Thing 17: Screen Capture

A lot of people find it easier to learn how something is done by watching so video can be a great way of doing this when you are trying to show people who are not with you how to do something. I have used them professionally for how to videos but also personally when friends or family have asked how something is done.

Screen capture tools record your mouse as well as everything you click on and show on your screen. Screen capture is a great way for showing students, colleagues or a wider audience how to use an online tool.

There are a number of screencasting tools available, both free and for purchase. Often short videos convey as much information as needed without the need for fancy editing.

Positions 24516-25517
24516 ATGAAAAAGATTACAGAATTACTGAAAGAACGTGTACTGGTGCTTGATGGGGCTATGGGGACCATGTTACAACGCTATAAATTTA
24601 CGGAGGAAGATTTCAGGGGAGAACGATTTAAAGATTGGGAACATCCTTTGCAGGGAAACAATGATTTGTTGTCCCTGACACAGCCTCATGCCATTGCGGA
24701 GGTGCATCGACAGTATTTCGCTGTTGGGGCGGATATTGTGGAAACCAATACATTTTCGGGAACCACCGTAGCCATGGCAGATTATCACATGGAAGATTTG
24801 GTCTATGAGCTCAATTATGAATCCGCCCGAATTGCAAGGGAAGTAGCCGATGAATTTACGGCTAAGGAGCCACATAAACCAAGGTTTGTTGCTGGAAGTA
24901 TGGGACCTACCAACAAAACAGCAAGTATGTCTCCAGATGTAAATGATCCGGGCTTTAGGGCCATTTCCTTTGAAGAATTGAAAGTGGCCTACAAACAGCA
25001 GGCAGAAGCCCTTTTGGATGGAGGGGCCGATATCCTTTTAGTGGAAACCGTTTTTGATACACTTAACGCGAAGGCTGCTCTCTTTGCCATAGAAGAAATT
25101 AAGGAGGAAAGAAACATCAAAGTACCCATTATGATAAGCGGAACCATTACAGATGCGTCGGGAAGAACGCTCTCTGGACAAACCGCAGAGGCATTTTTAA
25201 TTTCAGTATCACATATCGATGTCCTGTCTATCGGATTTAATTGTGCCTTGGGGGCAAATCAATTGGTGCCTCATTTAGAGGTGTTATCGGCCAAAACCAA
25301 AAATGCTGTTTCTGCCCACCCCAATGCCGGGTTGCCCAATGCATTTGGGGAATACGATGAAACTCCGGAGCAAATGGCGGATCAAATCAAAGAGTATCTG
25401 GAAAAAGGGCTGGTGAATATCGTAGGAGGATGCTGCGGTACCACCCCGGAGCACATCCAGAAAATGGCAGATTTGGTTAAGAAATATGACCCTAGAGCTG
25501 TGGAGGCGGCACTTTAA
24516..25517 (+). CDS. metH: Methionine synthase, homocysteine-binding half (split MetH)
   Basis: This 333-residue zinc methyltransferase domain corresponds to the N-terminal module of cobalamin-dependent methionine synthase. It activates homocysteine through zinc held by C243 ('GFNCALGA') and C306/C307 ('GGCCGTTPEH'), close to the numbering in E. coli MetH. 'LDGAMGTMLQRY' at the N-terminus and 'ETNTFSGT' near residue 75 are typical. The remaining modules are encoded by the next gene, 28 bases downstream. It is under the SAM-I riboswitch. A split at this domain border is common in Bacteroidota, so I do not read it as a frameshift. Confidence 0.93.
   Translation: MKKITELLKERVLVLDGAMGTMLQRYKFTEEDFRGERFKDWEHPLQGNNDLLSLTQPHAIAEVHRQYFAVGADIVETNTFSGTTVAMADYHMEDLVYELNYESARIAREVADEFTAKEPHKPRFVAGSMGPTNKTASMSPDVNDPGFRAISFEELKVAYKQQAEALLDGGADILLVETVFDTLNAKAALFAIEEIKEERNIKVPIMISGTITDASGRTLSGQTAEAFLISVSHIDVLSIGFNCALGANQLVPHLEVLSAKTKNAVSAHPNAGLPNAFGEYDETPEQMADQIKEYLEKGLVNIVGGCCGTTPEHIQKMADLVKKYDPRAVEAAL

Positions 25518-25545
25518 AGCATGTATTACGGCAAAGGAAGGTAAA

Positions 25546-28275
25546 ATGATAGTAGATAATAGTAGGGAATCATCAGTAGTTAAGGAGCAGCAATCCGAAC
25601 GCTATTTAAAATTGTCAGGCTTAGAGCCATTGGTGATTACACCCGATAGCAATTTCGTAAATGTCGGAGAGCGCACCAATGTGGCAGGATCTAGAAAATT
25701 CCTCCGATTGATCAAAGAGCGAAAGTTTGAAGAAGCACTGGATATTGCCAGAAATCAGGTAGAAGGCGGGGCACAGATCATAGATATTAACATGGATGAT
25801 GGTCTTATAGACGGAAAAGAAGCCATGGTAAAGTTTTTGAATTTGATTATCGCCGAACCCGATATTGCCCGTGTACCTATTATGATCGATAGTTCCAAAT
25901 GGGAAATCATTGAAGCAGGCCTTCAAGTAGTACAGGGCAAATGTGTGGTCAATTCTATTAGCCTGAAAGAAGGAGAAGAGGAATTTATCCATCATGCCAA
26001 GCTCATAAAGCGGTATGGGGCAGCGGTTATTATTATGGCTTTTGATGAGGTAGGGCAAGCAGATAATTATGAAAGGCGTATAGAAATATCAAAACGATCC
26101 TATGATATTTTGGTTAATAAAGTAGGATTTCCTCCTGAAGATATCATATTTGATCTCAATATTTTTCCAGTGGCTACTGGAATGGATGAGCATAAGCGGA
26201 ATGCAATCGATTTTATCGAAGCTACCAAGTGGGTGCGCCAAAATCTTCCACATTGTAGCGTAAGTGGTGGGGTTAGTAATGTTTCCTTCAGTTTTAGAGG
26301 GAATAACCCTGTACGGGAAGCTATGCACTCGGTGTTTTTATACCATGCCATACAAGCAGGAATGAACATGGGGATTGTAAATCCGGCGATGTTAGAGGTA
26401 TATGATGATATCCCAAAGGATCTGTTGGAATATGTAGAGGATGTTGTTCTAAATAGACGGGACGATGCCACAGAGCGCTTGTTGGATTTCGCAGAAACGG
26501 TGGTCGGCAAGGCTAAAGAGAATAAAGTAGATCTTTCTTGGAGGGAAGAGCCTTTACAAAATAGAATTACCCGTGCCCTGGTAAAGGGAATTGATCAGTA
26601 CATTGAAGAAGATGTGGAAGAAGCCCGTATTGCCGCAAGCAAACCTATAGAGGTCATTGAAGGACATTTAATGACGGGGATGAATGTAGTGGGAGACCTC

Some general tips:

  • If doing a voiceover speak slowly and clearly
  • Write a script if talking
  • Run through what you’ll be demonstrating in advance

Screencast-o-matic is fairly intuitive, so you can get started right away. You may want to create an account (so that you can store and keep track of your videos), and you can also watch a short demo that walks you through the recording steps.

screencast o matic

1. Press ‘Start recording’ in the top right hand corner.

2. A frame will appear (make sure Java is enabled); you can drag and resize this frame to suit your needs, and you’ll also see some options for size, etc.

3. press the red button and go. If you don’t want to record anything, make sure you mute your computer’s microphone (otherwise you’ll get a lot of white noise).

When you’ve finished, press the ‘done’ button and choose where to upload your video.

You can upload direct to YouTube.

Here is one I did earlier on Finding Exam Papers:

Thing 17

Why not record a short video? You can use the Library’s Screencast-o-matic account (details to be given in sessions or email Helen) if it is library related!